Just days after Governor Greg Abbott signed HB 2127 into law in Texas, a thirty-five-year-old lineman died of heatstroke while trying to restore power to Texans after a major storm. Another man in Dallas died of heat exhaustion while working for the US Postal Service just days after that. Texas is among the most dangerous places to work in the country. From absent and under-enforced labor laws to the scalding heat, millions of Texans are under threat just trying to make a living. Unfortunately, HB 2127 will make it harder to protect Texas workers.
HB 2127 is a sweeping “preemption” bill that bars cities and localities from passing city ordinances in a huge array of policy areas defined in state code. The legislation’s broad power grab jeopardizes popular, sometimes lifesaving local policies, including water break and heat safety mandates for construction workers in cities like Austin and Dallas.
HB 2127, labeled the “Death Star Bill” by the Texas AFL-CIO, will go into effect on September 1. The bill will block cities and local governments from passing regulations on issues like labor protections, housing, and health care. Effectively, it will bar local governments in Texas from governing, hampering democracy in the state.
The legislation’s specific contours will have to be fought out and defined in court cases. What’s already clear is that it’s part of a larger trend of minority rule, removing power from everyday Texans and concentrating it under Abbott and the Texas GOP. Sweeping preemption stacks onto gerrymandered electoral maps, Republican-controlled legislative committees, the governor’s veto, partisan voter suppression, and conservative-held higher courts.
Despite the heavy blow, it’s imperative for working-class Texans to recognize that they can take advantage of their critical position in the Texas economy. The GOP likes to tout the economic successes of Texas using abstractions like the “business climate.” But it’s workers, not rich politicians and business owners, who make the economy run — and that means workers have power.
What Is HB 2127?
HB 2127 author Republican Dustin Burrow describes the legislation as a “stay in your lane bill,” arguing that regulations passed at the local level put an unfair burden on businesses to comply with a “patchwork” of policies. By creating consistency, in the words of Burrows and his supporters, the bill will ensure that business owners in Texas aren’t overburdened by regulation. The real rationale for the bill is obvious: the GOP has a gridlock on the state legislature, but not on local governments, and the bill shifts the balance of power in the favor of Republicans and corporate elites.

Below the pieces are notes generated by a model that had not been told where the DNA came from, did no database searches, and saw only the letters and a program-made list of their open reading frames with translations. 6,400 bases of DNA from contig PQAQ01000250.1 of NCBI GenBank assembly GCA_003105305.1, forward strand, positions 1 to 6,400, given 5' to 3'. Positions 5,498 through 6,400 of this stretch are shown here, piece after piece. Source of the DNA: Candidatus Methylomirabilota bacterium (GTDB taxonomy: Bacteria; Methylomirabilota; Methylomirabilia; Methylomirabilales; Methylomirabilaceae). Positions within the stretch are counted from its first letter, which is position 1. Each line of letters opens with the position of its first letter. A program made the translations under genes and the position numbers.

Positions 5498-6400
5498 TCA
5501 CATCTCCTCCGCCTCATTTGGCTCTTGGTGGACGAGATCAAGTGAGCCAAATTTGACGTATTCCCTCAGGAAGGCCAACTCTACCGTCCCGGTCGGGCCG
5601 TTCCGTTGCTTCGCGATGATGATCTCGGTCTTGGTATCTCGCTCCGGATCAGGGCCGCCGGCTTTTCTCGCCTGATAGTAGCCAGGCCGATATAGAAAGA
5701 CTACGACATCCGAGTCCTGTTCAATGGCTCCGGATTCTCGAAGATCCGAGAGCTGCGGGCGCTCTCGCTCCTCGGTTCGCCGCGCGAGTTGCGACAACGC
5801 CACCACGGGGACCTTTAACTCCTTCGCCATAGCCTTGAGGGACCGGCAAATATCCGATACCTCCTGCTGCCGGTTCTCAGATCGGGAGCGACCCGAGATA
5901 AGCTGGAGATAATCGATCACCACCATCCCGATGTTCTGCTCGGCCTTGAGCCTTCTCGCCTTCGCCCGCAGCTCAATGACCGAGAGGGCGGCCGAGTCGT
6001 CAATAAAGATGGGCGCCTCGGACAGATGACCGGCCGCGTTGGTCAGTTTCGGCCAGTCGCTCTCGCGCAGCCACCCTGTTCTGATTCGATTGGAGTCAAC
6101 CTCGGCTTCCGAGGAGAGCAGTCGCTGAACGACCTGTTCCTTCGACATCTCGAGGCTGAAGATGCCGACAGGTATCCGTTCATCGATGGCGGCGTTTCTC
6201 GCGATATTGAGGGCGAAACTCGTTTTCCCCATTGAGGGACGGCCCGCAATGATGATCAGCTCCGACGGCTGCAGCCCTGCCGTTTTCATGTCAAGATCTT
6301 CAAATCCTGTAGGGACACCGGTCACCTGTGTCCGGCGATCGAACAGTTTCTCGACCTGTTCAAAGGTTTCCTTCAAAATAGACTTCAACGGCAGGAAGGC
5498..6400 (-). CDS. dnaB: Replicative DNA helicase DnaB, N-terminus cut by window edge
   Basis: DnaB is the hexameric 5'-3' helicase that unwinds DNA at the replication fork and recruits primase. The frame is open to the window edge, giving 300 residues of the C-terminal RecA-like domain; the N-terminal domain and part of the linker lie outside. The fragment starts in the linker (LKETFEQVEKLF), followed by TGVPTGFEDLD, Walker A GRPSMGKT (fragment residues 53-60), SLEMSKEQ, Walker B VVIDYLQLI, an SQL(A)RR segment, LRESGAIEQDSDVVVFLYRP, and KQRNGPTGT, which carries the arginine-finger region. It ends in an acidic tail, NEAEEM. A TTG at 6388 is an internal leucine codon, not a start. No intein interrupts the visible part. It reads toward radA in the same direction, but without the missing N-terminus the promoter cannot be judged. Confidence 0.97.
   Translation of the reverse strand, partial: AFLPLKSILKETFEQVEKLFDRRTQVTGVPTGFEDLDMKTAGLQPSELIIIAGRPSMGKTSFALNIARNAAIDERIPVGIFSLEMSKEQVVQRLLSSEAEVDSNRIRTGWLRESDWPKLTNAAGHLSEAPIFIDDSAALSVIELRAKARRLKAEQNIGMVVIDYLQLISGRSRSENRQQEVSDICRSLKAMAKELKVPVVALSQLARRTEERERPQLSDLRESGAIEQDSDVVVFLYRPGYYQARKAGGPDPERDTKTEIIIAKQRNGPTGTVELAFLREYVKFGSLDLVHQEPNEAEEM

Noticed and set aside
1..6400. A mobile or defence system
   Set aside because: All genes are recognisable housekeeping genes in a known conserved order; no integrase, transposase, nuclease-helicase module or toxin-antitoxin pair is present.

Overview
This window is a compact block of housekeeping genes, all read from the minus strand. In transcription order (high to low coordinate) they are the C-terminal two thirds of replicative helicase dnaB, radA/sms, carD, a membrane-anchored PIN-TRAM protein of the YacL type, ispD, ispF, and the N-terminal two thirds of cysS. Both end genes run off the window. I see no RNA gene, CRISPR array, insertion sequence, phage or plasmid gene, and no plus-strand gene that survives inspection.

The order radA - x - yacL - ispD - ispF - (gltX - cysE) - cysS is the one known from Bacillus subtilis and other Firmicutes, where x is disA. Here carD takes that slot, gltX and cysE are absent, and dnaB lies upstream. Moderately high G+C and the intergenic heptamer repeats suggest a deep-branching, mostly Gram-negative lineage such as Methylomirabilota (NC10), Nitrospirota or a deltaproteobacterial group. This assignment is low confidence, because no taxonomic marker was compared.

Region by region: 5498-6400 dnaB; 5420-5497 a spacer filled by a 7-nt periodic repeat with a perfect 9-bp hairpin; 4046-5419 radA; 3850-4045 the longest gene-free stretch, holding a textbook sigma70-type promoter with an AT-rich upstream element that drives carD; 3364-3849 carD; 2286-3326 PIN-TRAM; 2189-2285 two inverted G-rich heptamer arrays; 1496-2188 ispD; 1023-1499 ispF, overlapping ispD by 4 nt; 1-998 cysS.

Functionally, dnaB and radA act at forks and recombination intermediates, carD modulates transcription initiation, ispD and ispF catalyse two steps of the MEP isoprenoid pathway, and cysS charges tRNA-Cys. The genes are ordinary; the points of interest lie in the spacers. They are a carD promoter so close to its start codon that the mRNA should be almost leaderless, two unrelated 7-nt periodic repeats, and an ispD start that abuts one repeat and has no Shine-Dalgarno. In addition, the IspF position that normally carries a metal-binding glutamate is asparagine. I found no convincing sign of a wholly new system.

The broadly written bill prohibits cities and localities from passing local regulations on any subject that state code supersedes. Beyond the jargon and economic euphemisms, HB 2127 will undo measures that provide worker protection, renters’ rights, safeguards against lending abuse, and more.
One provision in HB 2127 also threatens local politicians directly. It strips elected officials of qualified immunity and can make them liable for lawsuits. Currently, in a lawsuit over policy, the city would be the party being sued. This change means that individual mayors and city council members can be sued and held personally liable, which will have a major chilling effect on elected officials willing to pursue progressive and pro-worker legislation.
While the Texas Legislature is taking away power from cities and localities, it is empowering the weaponization of courts on a partisan political map. As included in the bill, “change in venue” provisions mean that an elected official in Travis County, which Biden carried with over 70 percent percent of the vote, could be sued in Burnet County, where Trump won with over 76 percent of the vote. Litigation can start in counties contiguous to the original harm — and with the exception of the Rio Grande Valley, a red county touches basically every blue county in Texas.
It’s already difficult to motivate elected officials in safe blue cities to pursue progressive legislation. Personal liability in partisan courts means that even our more progressive and grassroots-based elected officials may be hesitant to put themselves personally at risk, and that movements may lose key allies and their bully pulpit in pushing for ballot propositions.
In a cruel coincidence, Abbott signed the bill during a historic heat wave, with temperatures climbing well above one hundred degrees across the state. The full picture of heat-related deaths in Texas is not known: misreporting of workplace deaths, like the death of Antelmo Ramirez at the Tesla Gigafactory near Austin, obscures the full picture. Even so, Texas leads the country in worker deaths from heat exposure.